This week, once again, both Moody's Investor Services and Standard & Poors Corporation are "sabre-rattling" about the rating given to the United States on its sovereign debt. These warnings have been issued before but it appears that the market (at least so far) is taking very little notice. Moody's rates U.S. debt at Aaa, its highest rating, and in its most recent "Aaa Sovereign Monitor" publication which updates the fiscal situation of the four largest Aaa countries - France, Germany, the United Kingdom and the United States, it looks at changes to the "credit metrics" of each of the four countries.
Of the four Aaa rated nations, the United Kingdom and the United States have seen the steepest increases in sovereign debt as a result of the Great Recession. Moody's notes that the United States has taken a different economic tactic to the seemingly never-ending battle against the Great Recession; the government has implemented a program of additional stimulus which will ultimately add to the level of sovereign debt. In contrast, the United Kingdom, also suffering from a massive debt and deficit problem, has introduced a program of spending cuts in an effort to control deficit growth and ultimately reign in debt levels. The publication also notes that both Germany and France have seen significant debt increases, however, in general, both countries have moved toward deficit reduction, something that the United States has not done, at least not yet.
Here is Moody's warning to the United States:
"...the outlook for near-term stabilization of US government debt ratios is not promising..."
While Moody's still believes that all four of the major Aaa-rated nations have reasonable debt affordability in terms of the ratio of interest payments to government revenue, they are very concerned about the long-term government commitments that will arise from age-related pension and healthcare issues. If spending on these programs is not controlled soon, the ability of the countries to expand their level of debt will be under pressure. For the United States, Moody's recommends a program of Social Security reform, cutbacks in the growth of Medicare outlays and modification (or elimination) of the mortgage interest tax deduction. My, aren't the people at Moody's just chock full of ideas to help us part with even more tax dollars!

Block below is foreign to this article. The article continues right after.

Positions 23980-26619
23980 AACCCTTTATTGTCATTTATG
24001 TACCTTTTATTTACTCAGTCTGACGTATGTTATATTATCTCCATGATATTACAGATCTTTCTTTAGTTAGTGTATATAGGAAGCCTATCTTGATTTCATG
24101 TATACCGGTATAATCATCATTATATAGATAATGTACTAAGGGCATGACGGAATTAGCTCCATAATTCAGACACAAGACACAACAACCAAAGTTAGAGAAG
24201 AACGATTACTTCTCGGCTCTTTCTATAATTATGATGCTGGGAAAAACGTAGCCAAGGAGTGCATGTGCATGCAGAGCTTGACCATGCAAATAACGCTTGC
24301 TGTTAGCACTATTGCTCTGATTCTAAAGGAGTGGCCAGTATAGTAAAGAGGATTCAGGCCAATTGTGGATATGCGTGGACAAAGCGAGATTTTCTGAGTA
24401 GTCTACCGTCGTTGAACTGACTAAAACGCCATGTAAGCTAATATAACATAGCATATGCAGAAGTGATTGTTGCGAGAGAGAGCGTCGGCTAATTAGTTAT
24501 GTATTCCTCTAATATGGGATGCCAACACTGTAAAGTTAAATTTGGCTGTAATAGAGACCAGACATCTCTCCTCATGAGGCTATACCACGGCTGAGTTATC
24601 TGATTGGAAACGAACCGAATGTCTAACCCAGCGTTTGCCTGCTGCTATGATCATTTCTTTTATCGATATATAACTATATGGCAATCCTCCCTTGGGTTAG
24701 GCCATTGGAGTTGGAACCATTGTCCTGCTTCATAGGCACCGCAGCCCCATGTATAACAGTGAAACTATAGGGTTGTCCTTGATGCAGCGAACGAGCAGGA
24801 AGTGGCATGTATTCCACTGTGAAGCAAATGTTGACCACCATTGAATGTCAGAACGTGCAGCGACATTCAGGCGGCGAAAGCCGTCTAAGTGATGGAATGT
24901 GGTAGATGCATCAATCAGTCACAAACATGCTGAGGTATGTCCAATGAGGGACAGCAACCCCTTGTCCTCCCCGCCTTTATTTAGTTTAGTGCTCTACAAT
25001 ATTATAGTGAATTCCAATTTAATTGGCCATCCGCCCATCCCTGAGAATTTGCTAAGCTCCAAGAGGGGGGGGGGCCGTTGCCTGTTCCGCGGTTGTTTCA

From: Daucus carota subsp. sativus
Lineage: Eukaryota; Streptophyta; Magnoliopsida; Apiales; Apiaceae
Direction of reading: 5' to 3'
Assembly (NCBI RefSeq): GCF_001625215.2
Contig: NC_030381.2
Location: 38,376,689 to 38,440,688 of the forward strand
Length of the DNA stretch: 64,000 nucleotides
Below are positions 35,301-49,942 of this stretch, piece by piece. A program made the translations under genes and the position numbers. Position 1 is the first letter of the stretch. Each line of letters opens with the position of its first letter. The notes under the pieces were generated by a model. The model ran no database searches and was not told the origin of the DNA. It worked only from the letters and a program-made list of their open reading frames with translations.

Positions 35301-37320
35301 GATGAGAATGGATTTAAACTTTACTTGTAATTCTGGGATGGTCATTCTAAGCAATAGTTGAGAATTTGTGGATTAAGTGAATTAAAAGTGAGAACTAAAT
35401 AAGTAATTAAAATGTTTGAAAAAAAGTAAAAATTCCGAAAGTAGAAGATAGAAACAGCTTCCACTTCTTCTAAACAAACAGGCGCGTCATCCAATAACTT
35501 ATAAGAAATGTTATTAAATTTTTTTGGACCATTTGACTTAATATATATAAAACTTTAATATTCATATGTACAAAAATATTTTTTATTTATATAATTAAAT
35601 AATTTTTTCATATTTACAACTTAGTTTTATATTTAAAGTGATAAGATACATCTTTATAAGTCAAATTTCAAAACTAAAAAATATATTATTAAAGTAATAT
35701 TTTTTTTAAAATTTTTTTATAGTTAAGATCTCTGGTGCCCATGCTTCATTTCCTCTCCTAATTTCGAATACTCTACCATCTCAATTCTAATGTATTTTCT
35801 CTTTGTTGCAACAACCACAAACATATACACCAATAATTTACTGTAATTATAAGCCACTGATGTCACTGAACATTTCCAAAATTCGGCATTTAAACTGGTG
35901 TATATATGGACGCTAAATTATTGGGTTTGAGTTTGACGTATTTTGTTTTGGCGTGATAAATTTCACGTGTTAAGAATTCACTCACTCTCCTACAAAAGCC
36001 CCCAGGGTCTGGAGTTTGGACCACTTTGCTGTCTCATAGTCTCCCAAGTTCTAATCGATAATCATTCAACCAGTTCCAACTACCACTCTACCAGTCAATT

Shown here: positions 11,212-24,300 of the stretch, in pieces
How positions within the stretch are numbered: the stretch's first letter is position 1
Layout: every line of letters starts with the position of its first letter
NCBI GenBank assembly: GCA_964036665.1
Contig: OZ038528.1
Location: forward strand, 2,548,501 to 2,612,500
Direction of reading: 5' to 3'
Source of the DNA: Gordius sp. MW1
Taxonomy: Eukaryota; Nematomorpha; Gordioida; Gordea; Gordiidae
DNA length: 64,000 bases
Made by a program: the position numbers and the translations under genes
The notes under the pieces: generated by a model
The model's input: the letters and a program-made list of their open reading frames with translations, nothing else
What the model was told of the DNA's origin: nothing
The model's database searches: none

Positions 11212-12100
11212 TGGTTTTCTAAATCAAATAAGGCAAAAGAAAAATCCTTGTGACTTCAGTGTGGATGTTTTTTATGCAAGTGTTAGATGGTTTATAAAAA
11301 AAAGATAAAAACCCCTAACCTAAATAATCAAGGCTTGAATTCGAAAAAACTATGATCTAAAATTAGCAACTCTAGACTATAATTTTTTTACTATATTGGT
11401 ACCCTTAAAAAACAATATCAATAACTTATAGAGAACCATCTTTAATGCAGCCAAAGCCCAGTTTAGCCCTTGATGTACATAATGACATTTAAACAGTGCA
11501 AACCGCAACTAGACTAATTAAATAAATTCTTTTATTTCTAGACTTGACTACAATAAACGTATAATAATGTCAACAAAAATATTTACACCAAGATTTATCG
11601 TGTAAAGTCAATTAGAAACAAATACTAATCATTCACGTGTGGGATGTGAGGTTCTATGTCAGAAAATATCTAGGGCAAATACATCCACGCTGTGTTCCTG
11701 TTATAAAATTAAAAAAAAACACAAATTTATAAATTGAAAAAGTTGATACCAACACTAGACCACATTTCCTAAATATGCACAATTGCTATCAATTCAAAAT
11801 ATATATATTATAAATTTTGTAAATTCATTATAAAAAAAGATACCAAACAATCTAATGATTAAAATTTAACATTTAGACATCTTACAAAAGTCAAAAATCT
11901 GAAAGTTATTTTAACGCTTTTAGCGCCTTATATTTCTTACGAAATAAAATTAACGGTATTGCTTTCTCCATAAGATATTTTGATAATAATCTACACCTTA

In the same publication, Moody's looks at the fiscal picture of three Aaa-rated nations in the South Pacific; Australia, New Zealand and Singapore. Both Australia and Singapore show very strong fiscal pictures and are among the strongest Aaa-rated nations with Australia having one of the lowest debt levels of any Aaa-rated sovereign. Singapore has the fastest growing economy in Asia and is a net creditor. New Zealand is projected to show a rise in its debt ratios but they are already very low compared to both the United States and the United Kingdom.
In summary, let's look at the debt-to-GDP level for all four major Aaa-rated nations according to the World Bank:
Now, let's look at the three Aaa-rated South Pacific nations:
You can really see why Moody's really likes Australia, can't you? Just in case you want to have some fun with these charts, here's the link to the World Bank site. Just pick the countries that you wish to compare and you're off!
While many investors, myself included, are no great fans of ratings agencies, should they decide to finally act on their threats to cut the Aaa rating of United States debt, it will lead to further misery. Interest rates on Treasuries will rise, compounding the debt and deficit issues as more and more of the government's revenue is required to service interest on the debt. As we saw from the Congressional Budget Office analysis of the deficit for the first quarter of fiscal 2011, interest payments on the debt totalled $61 billion in 3 months alone, up 9.5 percent year-over-year. Both Standard & Poors and Moody's have been threatening to act on a downgrade for years, eventually, their threats will turn into action. Should the ratings agencies cut their triple-A ratings in the face of mounting debt, the situation will spiral out of control.
One has to wonder when the world's bond markets will wake up and take notice.